exercises due: calendar week 42 (THURSDAY! Because I won't be here on the Friday).
That wasn't too bad last week, was it? So how about you continue enhancing your vocabulary by learning the rest of the list? I can see the enthusiasm in your faces!
B. Declaration of Independence / Reading
Below you find an article that was published in 2016 in the Washington Post. Read it and summarize it, highlighting what the author considers to be the "American paradox".
As background information, you might find THIS ANALYSIS interesting. THIS ESSAY is highly recommended with regards to the question of whether there had already been a true "American identity" prior to the Declaration of Independence and the War of Independence or not.
In this article, the autor, Michael Gerson, takes the celebrations of the 4th of July as a starting point to remind the readers of the reason Americans celebrate this day. He also explains his view on what he calls "the American paradox." He writes that "[i]n this odd political season — so shallow in rhetoric, so fundamental in consequence — Americans are not only celebrating their nation’s independence, but they are also considering its meaning. All of a sudden, the most basic questions in our democracy are on the table: What is a real or good American? How do we define what is unique and great about our country?
At least a portion of the current populist wave is a nationalist backlash against cosmopolitan elites. In this view, Americans do not merely love a set of philosophic abstractions; they love a concrete nation, with an identity that is under siege. An Anglo-Protestant heritage of law, religion and culture is threatened by a variety of forces, within and without: multiculturalism, illegal immigration and politically correct leaders who refuse to even name our enemies.
It is a paradox that those who want to emphasize the uniqueness and particularity of American culture — rooted in a specific ethnic and religious background — are adopting the most typical form of nationalism. Historically speaking, nations defined by ethnicity, motivated by grievances and looking backward to a golden age are commonplace. What has been different about the United States is its remarkable ability to make a nation out of nations. This is a tribute to national ideals that emerged from within one culture, but now appeal and inspire far beyond it.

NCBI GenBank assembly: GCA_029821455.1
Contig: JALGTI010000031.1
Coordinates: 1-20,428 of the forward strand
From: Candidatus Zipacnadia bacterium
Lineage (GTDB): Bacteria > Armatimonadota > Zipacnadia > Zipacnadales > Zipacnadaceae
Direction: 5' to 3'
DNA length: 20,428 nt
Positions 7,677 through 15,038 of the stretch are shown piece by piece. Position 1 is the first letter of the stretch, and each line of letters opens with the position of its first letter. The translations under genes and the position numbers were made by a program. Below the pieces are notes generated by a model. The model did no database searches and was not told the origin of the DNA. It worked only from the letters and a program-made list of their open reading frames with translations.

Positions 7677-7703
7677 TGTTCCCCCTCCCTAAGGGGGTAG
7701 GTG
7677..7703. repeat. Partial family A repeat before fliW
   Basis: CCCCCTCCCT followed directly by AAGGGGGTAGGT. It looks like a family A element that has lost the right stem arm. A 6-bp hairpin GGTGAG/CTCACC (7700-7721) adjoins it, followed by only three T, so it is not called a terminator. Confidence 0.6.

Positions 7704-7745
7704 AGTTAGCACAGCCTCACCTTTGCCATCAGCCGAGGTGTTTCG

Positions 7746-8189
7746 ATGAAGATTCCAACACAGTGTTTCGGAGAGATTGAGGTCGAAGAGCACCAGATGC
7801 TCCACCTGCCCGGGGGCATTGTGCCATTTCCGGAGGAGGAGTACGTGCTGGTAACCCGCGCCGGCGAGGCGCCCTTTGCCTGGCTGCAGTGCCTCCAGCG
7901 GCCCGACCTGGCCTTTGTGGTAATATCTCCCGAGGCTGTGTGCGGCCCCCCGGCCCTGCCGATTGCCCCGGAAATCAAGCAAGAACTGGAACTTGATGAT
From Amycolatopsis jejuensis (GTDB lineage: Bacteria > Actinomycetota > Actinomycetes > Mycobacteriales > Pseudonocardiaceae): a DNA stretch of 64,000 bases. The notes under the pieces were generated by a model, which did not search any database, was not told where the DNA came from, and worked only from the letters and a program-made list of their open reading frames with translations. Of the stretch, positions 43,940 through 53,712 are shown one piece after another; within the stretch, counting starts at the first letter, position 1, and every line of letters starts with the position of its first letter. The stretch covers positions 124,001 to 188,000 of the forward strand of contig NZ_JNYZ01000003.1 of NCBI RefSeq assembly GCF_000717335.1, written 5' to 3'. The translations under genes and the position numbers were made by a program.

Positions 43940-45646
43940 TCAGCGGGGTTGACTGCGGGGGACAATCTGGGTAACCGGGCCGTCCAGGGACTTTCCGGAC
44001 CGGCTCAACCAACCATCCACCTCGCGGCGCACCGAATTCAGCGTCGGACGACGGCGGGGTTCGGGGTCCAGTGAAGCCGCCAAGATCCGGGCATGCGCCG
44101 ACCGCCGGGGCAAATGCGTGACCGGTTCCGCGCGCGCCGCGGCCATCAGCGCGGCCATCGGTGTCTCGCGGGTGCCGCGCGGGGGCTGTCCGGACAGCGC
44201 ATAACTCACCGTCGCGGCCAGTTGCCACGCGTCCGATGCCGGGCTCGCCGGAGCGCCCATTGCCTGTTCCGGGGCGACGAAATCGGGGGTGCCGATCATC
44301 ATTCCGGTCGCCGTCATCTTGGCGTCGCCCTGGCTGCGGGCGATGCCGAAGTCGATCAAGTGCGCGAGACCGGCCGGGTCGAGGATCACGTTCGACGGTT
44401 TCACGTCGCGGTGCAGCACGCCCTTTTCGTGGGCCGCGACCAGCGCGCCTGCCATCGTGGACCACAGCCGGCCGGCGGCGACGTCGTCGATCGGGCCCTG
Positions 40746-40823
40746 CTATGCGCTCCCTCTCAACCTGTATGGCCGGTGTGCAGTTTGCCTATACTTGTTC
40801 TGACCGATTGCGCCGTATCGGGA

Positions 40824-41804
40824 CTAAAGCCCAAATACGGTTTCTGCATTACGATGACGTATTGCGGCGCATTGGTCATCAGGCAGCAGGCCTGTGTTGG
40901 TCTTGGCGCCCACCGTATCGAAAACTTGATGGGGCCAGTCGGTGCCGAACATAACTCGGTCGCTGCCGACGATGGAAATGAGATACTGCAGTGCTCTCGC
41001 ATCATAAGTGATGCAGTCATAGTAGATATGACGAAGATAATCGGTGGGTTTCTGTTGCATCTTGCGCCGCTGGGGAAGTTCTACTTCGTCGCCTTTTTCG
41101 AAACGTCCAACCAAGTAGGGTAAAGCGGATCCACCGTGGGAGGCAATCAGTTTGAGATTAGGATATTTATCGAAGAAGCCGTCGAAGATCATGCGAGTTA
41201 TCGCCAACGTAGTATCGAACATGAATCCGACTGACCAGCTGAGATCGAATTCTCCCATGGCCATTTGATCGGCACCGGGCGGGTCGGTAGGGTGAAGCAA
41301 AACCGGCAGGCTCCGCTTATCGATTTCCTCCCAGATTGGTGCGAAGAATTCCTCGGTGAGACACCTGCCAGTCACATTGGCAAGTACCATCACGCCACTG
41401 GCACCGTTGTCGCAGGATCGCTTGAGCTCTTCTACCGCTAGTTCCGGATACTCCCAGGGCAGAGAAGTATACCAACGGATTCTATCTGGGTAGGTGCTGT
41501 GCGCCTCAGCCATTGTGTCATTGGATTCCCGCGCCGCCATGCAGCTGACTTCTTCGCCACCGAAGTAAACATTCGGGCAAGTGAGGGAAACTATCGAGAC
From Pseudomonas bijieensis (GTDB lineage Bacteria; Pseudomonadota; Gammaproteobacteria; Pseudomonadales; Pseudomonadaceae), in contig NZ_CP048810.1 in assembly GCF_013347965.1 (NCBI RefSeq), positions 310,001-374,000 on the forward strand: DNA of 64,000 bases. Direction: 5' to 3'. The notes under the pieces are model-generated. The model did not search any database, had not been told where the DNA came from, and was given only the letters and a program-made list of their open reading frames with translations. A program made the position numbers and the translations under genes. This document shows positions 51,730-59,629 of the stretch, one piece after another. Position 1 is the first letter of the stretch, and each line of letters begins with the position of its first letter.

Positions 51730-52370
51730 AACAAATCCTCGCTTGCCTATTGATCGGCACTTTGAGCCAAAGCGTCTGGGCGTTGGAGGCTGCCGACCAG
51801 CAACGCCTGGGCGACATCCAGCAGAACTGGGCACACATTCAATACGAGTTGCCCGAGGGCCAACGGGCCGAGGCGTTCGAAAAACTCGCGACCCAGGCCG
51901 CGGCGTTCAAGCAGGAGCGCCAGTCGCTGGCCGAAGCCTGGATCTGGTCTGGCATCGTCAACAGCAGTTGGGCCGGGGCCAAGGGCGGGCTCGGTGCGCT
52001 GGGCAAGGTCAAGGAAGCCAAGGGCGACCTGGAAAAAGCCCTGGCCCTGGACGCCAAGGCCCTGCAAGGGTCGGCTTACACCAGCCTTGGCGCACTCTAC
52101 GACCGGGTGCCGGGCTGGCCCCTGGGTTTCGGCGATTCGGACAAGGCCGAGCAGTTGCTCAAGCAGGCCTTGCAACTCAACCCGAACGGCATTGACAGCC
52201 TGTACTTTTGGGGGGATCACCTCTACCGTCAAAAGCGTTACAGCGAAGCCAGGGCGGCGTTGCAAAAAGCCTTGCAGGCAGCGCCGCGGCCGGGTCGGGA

No nation, of course, is disembodied. It is legitimate to love the rocks and roots of a definite plot of ground, and our plot is particularly grand and lovely. It is not a coincidence that one of America’s first symbols was a rattlesnake in a defensive coil. But another symbol was the rising sun on George Washington’s chair at the Constitutional Convention, as hopeful as the break of day. America’s founders thought their work was somehow the culmination of age-old longings and a new order for the ages. This is the reason that the term “American creed” is rich in meaning, and “American race” sounds like a profanity.
The hypocrisies of our history are startling. A nation dedicated to freedom was a prison for millions of slaves. In the founding era, many towns celebrated Pope’s Day, in which effigies of the Bishop of Rome were cheerfully burned. While Chinese laborers worked on the massive foundation of the Statue of Liberty, Congress tightened the Chinese Exclusion Act, which set immigration rules by race. Even now, some would have those rules set by religion.
But how do we even know these are hypocrisies? It is because they are revealed by the light of the Declaration of Independence. America’s founders set a principle in place that has judged and changed cultural practices for more than two centuries. It is primary to our national identity.
Keeping the balance between a real community — with the right, like any other people, to define its boundaries and traditions — and the liberal principles of justice and equality has not been easy. It has led to a troubled and bloody history, which is also a shining achievement in the conscience of humankind."
The author then goes on to quote Abraham Lincoln as a witness to the strength that Americans draw from the founding of their nation.
(quote from: https://www.washingtonpost.com/opinions/the-declaration-in-a-time-of-doubt/2016/07/04/79e1e4a2-3fc8-11e6-80bc-d06711fd2125_story.html)